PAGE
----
A popular south London imam has sued the BBC for libel after a live television broadcast branded him an “extremist”.
Imam Shakeel Begg of Lewisham Islamic Centre has complained about a short segment of an interview on the Sunday Politics show from November 2013 featuring presenter Andrew Neil and Farooq Murad, the former head of the Muslim Council of Britain.
Mr Neil wrongly accused the East London Mosque for hosting a number of “extremist speakers”, and speakers who espoused extremist positions, and said that Imam Begg had spoken there that year and hailed jihad as “the greatest of deeds”.
Imam Begg said the Mr Neil’s words meant that he was part of a “rogue’s gallery of extremists” who actively encouraged the hatred and violence towards non-Muslims.
He also added that the BBC journalist’s claims meant he promoted and encouraged religious violence by encouraging Muslims that violence in support of Islam would constitute a man’s greatest deed.
Mr Begg’s counsel, William Bennett, told London’s High Court last Monday that it was very damaging for such an allegation to be broadcast by an authoritative broadcaster like the BBC.
Mr Begg was committed to tackling extremism and actively worked for the Muslim community to engage with non-Muslims, as well as consistently speaking out against terrorist groups and ideologies.
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“If he really did support these positions, then he would be out there making his position clear as he speaks in public frequently.”
Andrew Caldecott QC, for the BBC, which denies libel and pleads justification, said it was accepted that Mr Begg did not preach jihad as the greatest of deeds at the East London Mosque and did not do so in 2013.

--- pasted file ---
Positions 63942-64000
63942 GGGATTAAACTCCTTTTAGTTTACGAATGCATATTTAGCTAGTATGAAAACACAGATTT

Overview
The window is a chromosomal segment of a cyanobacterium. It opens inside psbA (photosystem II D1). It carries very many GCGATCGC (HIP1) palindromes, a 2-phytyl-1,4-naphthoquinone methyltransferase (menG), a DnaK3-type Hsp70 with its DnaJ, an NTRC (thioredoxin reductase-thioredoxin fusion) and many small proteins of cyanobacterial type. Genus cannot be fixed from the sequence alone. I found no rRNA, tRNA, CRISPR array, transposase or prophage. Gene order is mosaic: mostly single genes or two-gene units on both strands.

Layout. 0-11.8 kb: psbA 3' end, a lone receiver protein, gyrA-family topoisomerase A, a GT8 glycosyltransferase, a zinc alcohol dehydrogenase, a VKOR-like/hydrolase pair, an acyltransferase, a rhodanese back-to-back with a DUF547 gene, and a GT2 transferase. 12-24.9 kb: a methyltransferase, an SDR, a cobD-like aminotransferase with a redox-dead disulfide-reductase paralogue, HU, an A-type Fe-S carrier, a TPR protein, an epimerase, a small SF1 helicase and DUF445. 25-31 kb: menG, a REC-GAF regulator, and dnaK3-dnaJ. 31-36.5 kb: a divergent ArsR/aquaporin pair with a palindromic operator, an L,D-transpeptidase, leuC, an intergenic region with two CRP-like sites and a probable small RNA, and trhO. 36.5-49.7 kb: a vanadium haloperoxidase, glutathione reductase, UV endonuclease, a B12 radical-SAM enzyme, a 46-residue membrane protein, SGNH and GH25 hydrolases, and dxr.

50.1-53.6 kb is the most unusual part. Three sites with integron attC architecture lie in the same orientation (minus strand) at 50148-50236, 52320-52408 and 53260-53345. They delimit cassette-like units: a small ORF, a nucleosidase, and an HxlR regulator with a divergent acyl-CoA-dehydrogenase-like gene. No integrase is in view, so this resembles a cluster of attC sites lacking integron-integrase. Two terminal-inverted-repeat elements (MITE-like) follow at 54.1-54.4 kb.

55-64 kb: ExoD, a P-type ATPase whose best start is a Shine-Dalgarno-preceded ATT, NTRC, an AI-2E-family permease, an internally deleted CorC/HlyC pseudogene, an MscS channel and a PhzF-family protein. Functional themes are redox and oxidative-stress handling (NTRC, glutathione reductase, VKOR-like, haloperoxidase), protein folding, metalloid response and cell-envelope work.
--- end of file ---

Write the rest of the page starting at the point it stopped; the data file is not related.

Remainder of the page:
But, he told Mr Justice Haddon-Cave, this did not affect the substance of the charge and the allegation was true.
“The basis for calling the claimant an extremist is short and simple. He has preached jihad as the greatest of deeds which in this context clearly means violence in the name of Islam.”
He added: “We say the meaning is clear beyond any reasonable doubt that Mr Begg has taken the extremist position in preaching that jihad in the sense of violence in the name of Islam is the greatest of deeds.
“That’s what it says. That’s what it means. Either he has preached that or he has not.”
The BBC is also being sued by Shaykh Sulaiman Ghani, after Mr Neil accused him of being an “ISIS supporter” during the televised London mayoral debate in May.
Dr Haitham al-Haddad is also suing the BBC for defamatory statements allegedly made by Mr Neil during an interview with CAGE’s research director Asim Qureshi last year.
The court hearing was concluded last Friday, and the judgement has been reserved and will be sent to both parties in due course, which may take up to several months.